I was thinking on how in my life I was given such grief (or thought a snob) for using interesting words that I started to eliminate them from my spoken vocabulary - my intent was never to show off but to delight in the precision of Just The Right word, and it loses something when the delight ain't mutual.

I love the solidarity that comes from common ground. Like being total word nerds. I love you all!! xoxo

Amy said...

ps, "Alacrity" is excellent, agreed -- and gosh I love "prodigious."

Beth said...

There is so much beauty in language! I'm sure Laura is not at all hampered in learning vocabulary because of the way you write and speak. But for some of the other children in her class this may be a brand new experience...I hope they soak it all in.

I knew the word "fain" from a 19th century hymn called "Beneath the Cross of Jesus". The first stanza begins with the line "Beneath the cross of Jesus I fain would take my stand, the shadow of a mighty rock within a weary land.." I remember singing this in church as a small child and figuring out what "fain" meant from the context.

Amy said...

Great post, Beck! I didn't know fain either, but Aimee is right--most of these words are in Regency romances. I do enjoy Georgette Heyer, for not being true "literature" those books have taught me a lot!

One thing I wonder though; don't a few of those have slightly different meanings in old novels? Like, I've noticed "condescend" doesn't always have the negative connotation that it does now, in these old books it means someone being gracious to do or notice something below them. So I guess kids have to learn these words with their current and archaic meanings. Of course, verdure is still verdure. Like, duh. I use that like, 34 times a day. ;)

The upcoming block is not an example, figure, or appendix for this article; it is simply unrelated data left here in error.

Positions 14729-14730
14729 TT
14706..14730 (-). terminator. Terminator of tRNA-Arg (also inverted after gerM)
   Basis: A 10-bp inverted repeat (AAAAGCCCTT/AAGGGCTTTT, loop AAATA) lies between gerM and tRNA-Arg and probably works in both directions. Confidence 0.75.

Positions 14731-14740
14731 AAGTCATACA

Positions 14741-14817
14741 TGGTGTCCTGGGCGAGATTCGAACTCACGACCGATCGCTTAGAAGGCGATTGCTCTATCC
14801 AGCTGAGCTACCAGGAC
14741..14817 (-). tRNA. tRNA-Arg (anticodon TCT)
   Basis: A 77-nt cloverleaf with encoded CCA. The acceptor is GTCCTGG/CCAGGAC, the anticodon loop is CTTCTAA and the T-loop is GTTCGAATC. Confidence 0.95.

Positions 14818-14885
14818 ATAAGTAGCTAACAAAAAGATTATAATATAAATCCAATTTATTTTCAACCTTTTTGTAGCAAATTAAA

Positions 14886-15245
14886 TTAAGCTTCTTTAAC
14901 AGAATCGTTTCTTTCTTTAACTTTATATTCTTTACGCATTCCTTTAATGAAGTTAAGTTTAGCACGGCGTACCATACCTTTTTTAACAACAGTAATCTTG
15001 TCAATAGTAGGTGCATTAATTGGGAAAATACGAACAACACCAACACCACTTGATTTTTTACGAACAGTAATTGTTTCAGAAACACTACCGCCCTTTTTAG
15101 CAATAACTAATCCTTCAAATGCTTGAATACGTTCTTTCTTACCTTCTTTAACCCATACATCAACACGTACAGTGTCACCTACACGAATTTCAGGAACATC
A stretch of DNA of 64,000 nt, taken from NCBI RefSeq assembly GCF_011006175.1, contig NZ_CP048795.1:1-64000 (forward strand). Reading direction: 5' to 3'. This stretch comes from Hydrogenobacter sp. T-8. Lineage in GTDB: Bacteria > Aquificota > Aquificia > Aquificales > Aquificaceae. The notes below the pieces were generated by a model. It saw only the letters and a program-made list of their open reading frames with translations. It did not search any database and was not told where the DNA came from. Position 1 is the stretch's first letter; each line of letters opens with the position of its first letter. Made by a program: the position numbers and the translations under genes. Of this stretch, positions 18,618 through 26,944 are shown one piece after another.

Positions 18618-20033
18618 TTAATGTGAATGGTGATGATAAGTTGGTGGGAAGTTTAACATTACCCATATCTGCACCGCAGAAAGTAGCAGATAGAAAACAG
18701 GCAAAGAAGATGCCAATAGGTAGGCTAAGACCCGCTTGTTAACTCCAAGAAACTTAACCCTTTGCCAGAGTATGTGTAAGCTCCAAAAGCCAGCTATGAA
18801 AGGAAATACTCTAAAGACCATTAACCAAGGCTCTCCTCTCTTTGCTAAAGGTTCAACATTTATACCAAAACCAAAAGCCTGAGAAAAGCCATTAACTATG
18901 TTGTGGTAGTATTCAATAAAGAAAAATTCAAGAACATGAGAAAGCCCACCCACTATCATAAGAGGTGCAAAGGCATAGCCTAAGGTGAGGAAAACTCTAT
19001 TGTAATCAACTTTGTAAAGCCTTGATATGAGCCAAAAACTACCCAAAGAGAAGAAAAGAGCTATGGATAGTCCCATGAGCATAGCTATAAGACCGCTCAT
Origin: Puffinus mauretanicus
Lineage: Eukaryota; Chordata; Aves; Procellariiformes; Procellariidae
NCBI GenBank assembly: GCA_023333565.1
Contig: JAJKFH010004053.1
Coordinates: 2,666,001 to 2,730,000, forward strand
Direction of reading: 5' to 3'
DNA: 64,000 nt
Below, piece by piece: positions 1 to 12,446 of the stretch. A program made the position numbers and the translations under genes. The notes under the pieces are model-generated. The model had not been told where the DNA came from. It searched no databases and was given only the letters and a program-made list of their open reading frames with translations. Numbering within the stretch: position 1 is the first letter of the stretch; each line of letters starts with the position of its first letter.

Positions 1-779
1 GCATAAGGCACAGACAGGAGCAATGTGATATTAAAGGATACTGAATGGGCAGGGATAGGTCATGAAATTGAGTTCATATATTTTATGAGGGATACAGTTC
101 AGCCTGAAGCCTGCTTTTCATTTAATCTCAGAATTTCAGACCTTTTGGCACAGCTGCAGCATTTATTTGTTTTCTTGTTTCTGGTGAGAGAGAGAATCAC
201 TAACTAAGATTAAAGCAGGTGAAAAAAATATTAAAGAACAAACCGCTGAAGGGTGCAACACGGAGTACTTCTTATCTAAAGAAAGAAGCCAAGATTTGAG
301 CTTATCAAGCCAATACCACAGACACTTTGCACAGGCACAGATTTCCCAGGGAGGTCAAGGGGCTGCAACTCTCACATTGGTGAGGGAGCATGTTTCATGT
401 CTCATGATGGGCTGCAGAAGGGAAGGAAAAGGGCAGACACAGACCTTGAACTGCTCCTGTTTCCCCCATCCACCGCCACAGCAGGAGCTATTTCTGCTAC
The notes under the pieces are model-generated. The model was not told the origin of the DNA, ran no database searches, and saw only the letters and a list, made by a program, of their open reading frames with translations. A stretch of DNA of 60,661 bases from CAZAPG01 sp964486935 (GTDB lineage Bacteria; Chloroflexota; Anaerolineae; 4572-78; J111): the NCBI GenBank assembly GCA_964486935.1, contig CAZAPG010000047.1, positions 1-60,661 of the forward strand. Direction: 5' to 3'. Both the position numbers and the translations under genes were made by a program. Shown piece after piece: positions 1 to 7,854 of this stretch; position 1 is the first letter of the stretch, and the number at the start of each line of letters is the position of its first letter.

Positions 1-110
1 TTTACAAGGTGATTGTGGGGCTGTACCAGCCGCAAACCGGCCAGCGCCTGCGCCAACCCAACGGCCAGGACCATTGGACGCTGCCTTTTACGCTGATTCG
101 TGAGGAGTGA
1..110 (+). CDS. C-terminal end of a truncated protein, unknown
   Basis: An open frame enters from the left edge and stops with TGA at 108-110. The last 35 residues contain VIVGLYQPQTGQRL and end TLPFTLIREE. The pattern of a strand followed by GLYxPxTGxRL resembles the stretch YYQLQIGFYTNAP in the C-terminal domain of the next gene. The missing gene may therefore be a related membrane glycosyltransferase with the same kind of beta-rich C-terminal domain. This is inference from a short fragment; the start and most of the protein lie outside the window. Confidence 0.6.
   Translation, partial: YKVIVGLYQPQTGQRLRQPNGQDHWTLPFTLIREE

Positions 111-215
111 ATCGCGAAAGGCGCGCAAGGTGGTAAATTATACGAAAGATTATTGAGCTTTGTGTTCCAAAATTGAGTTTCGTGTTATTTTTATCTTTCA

Becky said...

Great point, Ame. Condescend did used to mean someone above you in rank being kind to you, and it was totally positive. The shift in our meaning for that word overlaps a huge cultural change in how we feel about the very idea of someone being above another person.

The other one that comes to mind is "relaxing." A place that was relaxing sapped your strength and could make you sick, like enervating.

gretchen said...

Ugh. This is the kind of post that makes me sweat. Because I tend to think that I'm very smart, but really, I'm not as smart as I think I am. I am, however, a talented actress, and often pretend to know something that I don't. And while I am a bit of a weirdo when it comes to spelling, my grammar is not always correct - I lean toward the colloquial. I have to admit that I'm with Matt on both "verdure" and "fain". Furthermore, I fear that when I read "fain" I thought I knew what it meant, but I now realize that I meant "feign". I feel so stupid.

Elizabeth - Flourish in Progress said...

I like words. As long as they don't have more than 5 letters and they are repeated on MTV. That's where I get most of my education. I'm sure you're surprised by this. ;)

Christian said...

I did not know that about "relax," but I'm now thrilled to know it. "Peruse" used to mean its opposite, i.e., to read with great care and little alacrity.

Rebekah said...

I used to teach Stems too - I think the book was called Word Within a Word. I taught them to the 7th graders in my charges back in the day. Enjoy!

Aviva said...

I love this list!!

While the words are certainly not all in my daily usage, they were all familiar to me. (Must be that Regency romance connection since I'm a closeted fan of those too! Eek -- I think I just came out of the closet! ;-)

I will say, however, that I think it's harder to define words when they're in a list without any context.